Law is seen as a very serious and complicated area, typically reserved for those who are highly educated, who are willing to work long hours, and who have very little if any sense of humor. However, there is much more to the practice of law than initially meets the eye. These five interesting and sometimes surprising facts about lawyers and their practices will help clear up some of the most common misconceptions about this profession.
1. Law Is the Profession of a Million and Counting
Law is a popular profession with approximately 1.33 million men and women calling this their career as of 2020. This figure has remained mostly constant in the past five years, and the last time there were fewer than one million lawyers in the country was in 1998.
This high number means that there is approximately one lawyer for every 240 people in the United States. However, because many lawyers stick to working in major metropolitan areas, those living in rural areas of the country may not be able to find the representation that they need as easily as their city-dwelling neighbors do. New York City has the highest number of lawyers in the country although Washington D.C. has the most lawyers per capita. Other top cities include Los Angeles, Chicago, Boston, San Francisco, and Houston.
While the legal field is currently bustling, the number of applicants to law schools also remains high. The job is usually seen as fulfilling despite the stress, and many view the field of law as a great springboard into other professions. Of course, even those who stay in the field have plenty of opportunities to rise in the ranks, working to become partners before heading toward the role of senior partner.
2. Law Is Often the Springboard to Something New
As mentioned, many individuals start in the field of law because of how well it prepares them for other high-powered or highly visible careers. Most notably, many politicians in Washington D.C. as well as in many states across the nation started at law school before changing their focus to politics.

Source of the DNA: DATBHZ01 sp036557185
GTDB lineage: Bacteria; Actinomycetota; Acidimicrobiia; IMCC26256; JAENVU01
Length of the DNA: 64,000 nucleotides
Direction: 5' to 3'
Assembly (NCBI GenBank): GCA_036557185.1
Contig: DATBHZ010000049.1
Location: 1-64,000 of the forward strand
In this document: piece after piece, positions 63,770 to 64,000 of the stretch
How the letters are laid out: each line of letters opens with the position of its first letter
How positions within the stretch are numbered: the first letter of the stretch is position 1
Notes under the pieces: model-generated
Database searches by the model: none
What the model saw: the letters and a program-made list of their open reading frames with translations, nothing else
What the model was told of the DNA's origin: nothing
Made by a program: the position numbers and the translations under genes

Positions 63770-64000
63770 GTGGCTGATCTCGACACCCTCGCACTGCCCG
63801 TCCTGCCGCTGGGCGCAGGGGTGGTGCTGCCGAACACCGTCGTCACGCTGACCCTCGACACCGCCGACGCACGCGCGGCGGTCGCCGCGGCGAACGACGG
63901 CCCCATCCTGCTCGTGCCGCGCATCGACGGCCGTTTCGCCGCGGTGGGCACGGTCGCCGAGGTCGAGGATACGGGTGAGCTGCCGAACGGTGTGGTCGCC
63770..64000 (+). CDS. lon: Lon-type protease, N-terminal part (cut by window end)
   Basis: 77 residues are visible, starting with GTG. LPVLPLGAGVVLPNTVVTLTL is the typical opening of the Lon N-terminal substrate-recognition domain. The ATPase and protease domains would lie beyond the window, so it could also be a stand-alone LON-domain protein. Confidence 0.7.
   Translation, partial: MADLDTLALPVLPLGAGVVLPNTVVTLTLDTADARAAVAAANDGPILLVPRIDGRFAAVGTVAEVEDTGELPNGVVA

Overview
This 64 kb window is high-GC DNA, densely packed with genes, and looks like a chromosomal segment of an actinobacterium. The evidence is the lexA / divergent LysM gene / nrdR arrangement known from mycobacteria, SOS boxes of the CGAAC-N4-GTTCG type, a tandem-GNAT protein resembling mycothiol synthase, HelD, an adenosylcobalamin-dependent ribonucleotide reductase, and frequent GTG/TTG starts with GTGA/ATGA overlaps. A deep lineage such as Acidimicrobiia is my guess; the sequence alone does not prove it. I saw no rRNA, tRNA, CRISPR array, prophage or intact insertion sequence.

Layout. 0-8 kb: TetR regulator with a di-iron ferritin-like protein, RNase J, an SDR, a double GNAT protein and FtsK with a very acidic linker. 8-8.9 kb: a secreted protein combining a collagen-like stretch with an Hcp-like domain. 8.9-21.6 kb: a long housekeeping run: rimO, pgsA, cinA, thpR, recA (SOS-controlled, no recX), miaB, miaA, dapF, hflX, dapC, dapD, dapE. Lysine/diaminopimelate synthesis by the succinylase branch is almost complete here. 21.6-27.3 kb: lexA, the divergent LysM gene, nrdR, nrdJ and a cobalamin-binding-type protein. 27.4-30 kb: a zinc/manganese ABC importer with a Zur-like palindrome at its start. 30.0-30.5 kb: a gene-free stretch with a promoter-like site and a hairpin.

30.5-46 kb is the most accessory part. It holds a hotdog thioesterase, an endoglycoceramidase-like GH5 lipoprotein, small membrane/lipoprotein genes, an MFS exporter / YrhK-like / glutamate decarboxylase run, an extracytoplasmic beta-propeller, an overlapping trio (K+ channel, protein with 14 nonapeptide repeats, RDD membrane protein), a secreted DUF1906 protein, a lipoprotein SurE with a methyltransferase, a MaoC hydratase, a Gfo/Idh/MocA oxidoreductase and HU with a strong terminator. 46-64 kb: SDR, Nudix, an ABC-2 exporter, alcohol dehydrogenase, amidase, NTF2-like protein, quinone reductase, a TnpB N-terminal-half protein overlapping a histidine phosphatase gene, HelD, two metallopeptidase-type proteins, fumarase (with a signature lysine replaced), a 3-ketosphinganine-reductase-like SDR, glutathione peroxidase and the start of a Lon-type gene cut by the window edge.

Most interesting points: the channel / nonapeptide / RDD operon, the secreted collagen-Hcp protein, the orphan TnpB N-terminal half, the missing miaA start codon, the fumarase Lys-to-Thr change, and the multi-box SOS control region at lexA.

This has been the case for many years with one New York Times article from 1964 detailing how 315 of the 535 current members of Congress were lawyers or had legal training. In fact, lawyers then outranked every other profession among members of Congress. This practice dates back to the beginning of the nation with nearly half of the men who signed the Declaration of Independence had a background in law.
Lawyers still frequently turn to politics these days although not at the rates that they once did. Today, approximately 40% of the members of the United States Congress are lawyers, and nearly half of the last 10 presidents have been members in that field.
Besides politics, many lawyers choose to get into a wide variety of other fields where their vast knowledge bases are put to good use. Those who want less stressful careers or more time with their families may head into finance, business or education or may start their own consulting firms.
3. Law Looks Great on Famous Faces